7 December 2016, 14:30 – 17:00, Paris
The meeting was attended by members of the following organisations: AESIO AMUNDI, AXA IM, CPR AM, Directorate-General of the Treasury, Europ Assitance, LBPAM, Pictet Asset Management, PIMCO, Rivages Investments, SGCIB, The Geneva Association
Chair: Gideon Benari, Editor, Solvency II Wire.
The Solvency II Wire Regular Meeting Group brings together a wide range of practitioners to discuss Solvency II and related matters. The following is a summary of the key discussion topics addressed at the meeting.
The discussion covered the potential impact of recent international developments, the challenges of Solvency II public disclosures and portfolio optimisation.
Impact of US elections on the ICS (and Solvency II)
Participants discussed the implications of recent international political developments and the result of the US elections.
Questions were raised about the future shape of international insurance regulation and Solvency II as the incoming administration signals a shift in policy towards deregulation and isolationism.
Overall it is believed that the IAIS will keep to the current timeline (ICS 1.0 in place by mid 2017 for confidential reporting, and implementation in 2020), but with some areas of work scaled down.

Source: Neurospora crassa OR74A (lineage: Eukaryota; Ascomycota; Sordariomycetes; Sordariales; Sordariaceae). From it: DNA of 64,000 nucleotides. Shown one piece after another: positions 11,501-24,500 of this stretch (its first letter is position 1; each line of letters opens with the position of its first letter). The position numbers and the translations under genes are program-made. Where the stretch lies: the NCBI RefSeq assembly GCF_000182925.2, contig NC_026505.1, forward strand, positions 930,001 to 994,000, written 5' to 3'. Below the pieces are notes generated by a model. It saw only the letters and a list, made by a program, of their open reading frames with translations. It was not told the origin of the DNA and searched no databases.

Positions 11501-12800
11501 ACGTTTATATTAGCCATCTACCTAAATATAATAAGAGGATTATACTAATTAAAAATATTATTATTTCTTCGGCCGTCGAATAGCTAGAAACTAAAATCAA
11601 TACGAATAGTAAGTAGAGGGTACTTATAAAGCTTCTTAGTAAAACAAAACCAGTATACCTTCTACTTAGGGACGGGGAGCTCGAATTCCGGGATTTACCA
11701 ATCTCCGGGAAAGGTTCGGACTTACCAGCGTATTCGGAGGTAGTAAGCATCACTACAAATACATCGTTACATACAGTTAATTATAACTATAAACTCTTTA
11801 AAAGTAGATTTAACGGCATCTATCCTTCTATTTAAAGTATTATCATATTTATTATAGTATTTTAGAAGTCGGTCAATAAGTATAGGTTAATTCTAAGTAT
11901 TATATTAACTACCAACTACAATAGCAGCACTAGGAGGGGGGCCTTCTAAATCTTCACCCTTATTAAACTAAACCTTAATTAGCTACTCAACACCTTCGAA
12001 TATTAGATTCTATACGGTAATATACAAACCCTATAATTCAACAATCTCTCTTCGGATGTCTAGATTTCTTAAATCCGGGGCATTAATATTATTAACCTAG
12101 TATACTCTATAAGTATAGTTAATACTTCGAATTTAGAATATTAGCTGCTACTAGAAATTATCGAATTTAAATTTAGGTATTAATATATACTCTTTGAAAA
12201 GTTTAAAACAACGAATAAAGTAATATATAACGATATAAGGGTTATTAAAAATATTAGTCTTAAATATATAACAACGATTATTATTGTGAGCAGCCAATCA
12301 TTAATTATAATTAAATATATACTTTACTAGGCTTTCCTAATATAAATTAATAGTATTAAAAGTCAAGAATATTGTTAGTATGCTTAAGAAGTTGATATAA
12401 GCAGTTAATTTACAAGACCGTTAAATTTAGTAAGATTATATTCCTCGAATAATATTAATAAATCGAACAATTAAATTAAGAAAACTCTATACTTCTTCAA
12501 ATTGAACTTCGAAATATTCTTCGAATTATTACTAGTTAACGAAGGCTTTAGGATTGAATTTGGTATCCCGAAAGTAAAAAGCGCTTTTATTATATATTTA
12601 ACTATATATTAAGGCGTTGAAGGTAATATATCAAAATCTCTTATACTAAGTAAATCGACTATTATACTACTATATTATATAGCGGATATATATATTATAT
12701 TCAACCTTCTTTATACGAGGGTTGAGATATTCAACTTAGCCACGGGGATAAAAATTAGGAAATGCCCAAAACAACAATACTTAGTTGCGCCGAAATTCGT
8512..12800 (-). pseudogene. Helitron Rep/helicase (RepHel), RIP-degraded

The main area of contention in the ICS relates to the question of the valuation approach for solvency calculation. Broadly speaking, many stakeholders – primarily European and Asian – are in favour of some level of market valuation, while the US remains committed to more historic valuation principles (based on US GAAP). A number of alternatives are currently being discussed as part of the IAIS consultation process.
If the current political mood in the US prevails, there is high speculation that the Dodd-Frank Act may be watered down. Both the Federal Insurance Office (FIO) and the Financial Stability Oversight Council (FSOC) were established under Dodd-Frank.
Reduced powers to these bodies is likely to further shift the balance of power towards state regulators and the National Association of Insurance Commissioners (NAIC).
It is possible that as the US turns inwards it will have less appetite for compromise on international standards. However, given the overwhelming support for an international standard and the inclusion of market valuation in other parts of the world – including Asia and China – it is unclear how the matter will develop.
The interplay between the ICS and Solvency II continues to be an important aspect for both sets of rules. It is believed by some that the two will converge over time.
Granularity of Solvency II public disclosures headache
The biggest challenge in respect of Solvency II public disclosures remains finding the balance between transparency and confidentiality.
For example, in the case of cyber risk, one insurer explained that they wanted to disclose the fact that they had a range of risk mitigation and security processes in place but were not comfortable with describing them in any amount of details (i.e. the number of servers and their locations).
A similar challenge needs to be addressed in respect of investment information. Insurers must balance disclosure for investors about overall strategy with the knowledge that such information would be observed closely by competitors.
One participant noted that this risk would be amplified in distressed economic conditions.
Integrating existing reporting